Monday, October 31, 2011

Happy Halloween!

In honor of my Halloween costume, I've put together a list of some great historical fiction and nonfiction titles about one of my favorite historical figures: Marie Antoinette.

Abundance by Sena Jeter Naslund

The Hidden Diary of Marie Antoinette by Carolly Erickson

Becoming Marie Antoinette by Juliet Grey

The Knight of the Maison-Rouge: A Novel of Marie Antoinette by Alexandre Dumas

Versailles by Kathryn Davis


Marie Antoinette: The Journey by Antonia Fraser

Queen of Fashion: What Marie Antoinette Wore to the Revolution by Caroline Weber

Tuesday, October 25, 2011

Live like a writer

The Week magazine has a section every week of featured homes on the market throughout the country. They always follow a theme: colonial homes, homes on the beach, historical homes, etc. They are usually multi-million dollar homes plus one "steal of the week." Obviously these are not homes which I could ever hope to buy, but they are still fun to look at. The theme last week was author's homes on the market, which caught my eye. If you are in the market for a home and want to channel a writer's vibe check out these homes:

Ann Rule, one of my favorite true crime writers, is selling her Burien, Washington home for $999,750. It features a main residence as well as a writing cottage.

Novelist Roxana Robinson is selling her four-bedroom home in Mount Desert, Maine for $5.6 million. English-style library with built-in bookshelves (a librarian's dream!).

Gore Vidal's Los Angeles home (with more built-in bookshelves!) is going for $3,495,000.

Garrison Keillor's River Falls, Wisconsin 11.5 acre "retreat" is listed at $995,000. A steal.

The five-story 1839 townhouse in Brooklyn where Truman Capote lived when he wrote his most famous books, is going for $14,995,000.

The steal of the week: Poet Donald Faulkner's Niskayuna, New York Tudor-style home is going for a mere $319,000.

Monday, October 24, 2011

An oldie but a goodie...

I was reading the latest issue of Audiofile magazine when a title caught my eye: Follow the River by James Alexander Thom. I wonder what prompted Tantor to release this audiobook now. This book was actually published in the 1980s, which I remember because I was obsessed with this book when I was in fifth grade. My fifth grade teacher, Mrs. Weber, was reading the book and every day would come to school and tell us what happened in the chapter she had read the night before. By the end I was so captivated by the story that I begged my Mom to buy me the paperback so I could read it myself.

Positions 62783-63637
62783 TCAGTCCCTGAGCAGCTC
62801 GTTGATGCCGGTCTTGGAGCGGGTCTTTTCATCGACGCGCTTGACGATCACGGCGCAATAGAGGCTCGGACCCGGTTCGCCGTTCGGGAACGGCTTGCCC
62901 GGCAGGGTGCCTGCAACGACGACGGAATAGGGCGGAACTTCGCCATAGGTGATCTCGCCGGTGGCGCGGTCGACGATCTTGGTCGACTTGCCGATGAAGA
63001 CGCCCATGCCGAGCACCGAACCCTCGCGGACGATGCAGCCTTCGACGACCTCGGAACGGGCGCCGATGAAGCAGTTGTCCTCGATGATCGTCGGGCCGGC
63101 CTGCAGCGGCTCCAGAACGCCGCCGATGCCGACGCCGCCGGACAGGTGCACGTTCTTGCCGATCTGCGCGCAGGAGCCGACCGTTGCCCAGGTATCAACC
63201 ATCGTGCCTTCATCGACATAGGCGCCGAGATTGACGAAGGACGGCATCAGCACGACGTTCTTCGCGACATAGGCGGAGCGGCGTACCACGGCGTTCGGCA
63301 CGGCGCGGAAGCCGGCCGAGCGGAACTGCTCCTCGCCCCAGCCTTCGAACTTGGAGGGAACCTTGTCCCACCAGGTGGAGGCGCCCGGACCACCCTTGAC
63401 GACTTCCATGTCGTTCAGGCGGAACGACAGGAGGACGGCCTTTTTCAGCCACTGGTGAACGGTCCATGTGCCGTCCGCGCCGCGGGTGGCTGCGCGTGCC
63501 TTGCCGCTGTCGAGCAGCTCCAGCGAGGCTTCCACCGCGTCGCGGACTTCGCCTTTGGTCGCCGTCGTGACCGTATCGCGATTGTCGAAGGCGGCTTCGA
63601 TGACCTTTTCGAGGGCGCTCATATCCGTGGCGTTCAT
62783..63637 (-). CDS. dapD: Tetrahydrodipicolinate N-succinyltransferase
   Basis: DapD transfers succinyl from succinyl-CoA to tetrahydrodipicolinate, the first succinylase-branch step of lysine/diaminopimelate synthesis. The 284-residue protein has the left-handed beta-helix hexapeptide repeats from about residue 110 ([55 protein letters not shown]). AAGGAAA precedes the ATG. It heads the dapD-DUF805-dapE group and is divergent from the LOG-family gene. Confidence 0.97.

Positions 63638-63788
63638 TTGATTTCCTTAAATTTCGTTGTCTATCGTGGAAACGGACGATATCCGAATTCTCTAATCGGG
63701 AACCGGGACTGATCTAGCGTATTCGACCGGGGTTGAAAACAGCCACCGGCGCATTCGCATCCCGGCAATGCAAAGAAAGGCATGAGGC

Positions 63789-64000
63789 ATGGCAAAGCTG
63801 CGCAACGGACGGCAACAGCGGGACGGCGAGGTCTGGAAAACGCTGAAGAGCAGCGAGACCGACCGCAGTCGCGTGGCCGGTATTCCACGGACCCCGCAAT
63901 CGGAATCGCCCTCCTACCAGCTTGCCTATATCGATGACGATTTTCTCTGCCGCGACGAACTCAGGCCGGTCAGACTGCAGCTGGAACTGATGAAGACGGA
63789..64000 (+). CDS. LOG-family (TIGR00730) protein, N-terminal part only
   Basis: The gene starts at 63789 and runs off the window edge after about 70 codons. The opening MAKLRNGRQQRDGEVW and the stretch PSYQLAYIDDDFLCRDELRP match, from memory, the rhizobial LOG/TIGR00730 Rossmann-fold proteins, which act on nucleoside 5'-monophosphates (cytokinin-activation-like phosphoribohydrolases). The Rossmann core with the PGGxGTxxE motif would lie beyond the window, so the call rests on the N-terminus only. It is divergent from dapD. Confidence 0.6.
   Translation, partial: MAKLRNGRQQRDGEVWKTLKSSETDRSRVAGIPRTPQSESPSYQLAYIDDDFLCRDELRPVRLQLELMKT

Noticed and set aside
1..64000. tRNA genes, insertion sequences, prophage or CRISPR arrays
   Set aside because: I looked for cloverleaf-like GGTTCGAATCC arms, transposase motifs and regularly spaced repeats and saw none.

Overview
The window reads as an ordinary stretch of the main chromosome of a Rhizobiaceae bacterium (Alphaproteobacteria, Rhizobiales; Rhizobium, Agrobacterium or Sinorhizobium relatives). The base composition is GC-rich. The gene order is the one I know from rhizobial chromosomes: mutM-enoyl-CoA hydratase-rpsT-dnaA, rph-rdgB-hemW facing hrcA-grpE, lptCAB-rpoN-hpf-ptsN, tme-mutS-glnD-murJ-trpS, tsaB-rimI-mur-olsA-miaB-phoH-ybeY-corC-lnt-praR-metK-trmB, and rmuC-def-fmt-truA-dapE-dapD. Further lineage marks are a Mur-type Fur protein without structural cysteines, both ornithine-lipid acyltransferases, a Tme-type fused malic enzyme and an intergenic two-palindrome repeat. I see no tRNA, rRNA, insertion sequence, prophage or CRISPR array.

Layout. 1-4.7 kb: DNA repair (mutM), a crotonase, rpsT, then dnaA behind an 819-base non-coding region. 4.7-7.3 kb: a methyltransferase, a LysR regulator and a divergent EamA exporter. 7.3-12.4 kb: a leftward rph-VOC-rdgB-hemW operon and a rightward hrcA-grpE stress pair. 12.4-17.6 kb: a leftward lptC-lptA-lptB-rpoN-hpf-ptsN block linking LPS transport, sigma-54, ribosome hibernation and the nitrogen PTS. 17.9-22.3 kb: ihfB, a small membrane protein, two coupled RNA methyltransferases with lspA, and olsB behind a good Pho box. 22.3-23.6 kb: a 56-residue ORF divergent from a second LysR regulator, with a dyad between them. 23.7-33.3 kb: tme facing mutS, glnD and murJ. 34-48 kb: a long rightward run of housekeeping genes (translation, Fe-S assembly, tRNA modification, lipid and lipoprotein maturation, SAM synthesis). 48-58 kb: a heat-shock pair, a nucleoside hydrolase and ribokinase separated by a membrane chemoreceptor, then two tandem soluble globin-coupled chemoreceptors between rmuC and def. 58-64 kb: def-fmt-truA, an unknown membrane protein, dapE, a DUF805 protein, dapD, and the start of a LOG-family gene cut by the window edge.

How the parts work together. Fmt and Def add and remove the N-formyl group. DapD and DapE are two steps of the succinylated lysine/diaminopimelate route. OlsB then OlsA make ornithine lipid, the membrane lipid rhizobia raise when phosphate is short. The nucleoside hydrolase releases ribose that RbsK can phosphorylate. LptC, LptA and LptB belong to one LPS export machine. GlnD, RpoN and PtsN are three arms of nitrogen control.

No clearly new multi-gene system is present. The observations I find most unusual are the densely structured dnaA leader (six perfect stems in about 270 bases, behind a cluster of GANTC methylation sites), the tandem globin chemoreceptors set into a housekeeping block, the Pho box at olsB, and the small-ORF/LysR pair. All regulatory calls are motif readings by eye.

From what I remember, the story is set in the 18th or 19th century America, in an area that has few American settlers. Mary Ingles lives with her family out in the middle of nowhere, where raids by the Indians constantly kept them in fear. One day, Shawnee Indians raid their little settlement, kidnapping Mary (who is pregnant) and her children. Mary eventually escapes with another woman and they have to walk miles to get back home. It is a dangerous journey and they suffer from starvation, but do finally make it home.

I'm not sure what it was about this particular novel that stuck with me, but it is one of the few books from my childhood that I remember so vividly. I think of it from time to time and consider re-reading it (I still have that paperback my Mom bought me), but I worry that I'll be disappointed this time around. That it won't live up to my memory. Maybe it's just a cheesy paperback. What books from your childhood really stuck with you? Have you re-read them as an adult?

Wednesday, October 19, 2011

Booker Prize Winner Announced

The Man Booker Prize, which is awarded to the best novel of the year written by a citizen of the British Commonwealth or the Republic of Ireland, was awarded yesterday to Julian Barnes for his novel, The Sense of an Ending. Be sure to reserve a copy!

Monday, October 10, 2011

Cook Without a Book

I'm a big fan of Pam Anderson's How to Cook Without a Book. She focuses on teaching fundamentals and then explains how you can modify recipes to your taste. The idea is to help cooks learn to cook more on their own, rather than feeling like they have to follow a recipe every time. Anderson has a new version of this cookbook coming out toward the end of October: Cook Without a Book: Meatless Meals. Although I'm not a vegetarian, I'm trying to cut back on meat, but I'm always at a loss as to what to make besides the good old standby, spaghetti. So, I'm always on the lookout for a really good vegetarian cookbook.

The recipes in Anderson's latest are simple and healthy. She provides a "master formula" for each recipe, and rather than specifying a certain ingredient, provides suggestions for ingredients to pick from. I like this because it lets you choose the ingredients you enjoy and shows how easily ingredients can be substituted. This is a great cookbook for beginning cooks, new vegetarians, or anyone who enjoys experimenting with ingredients.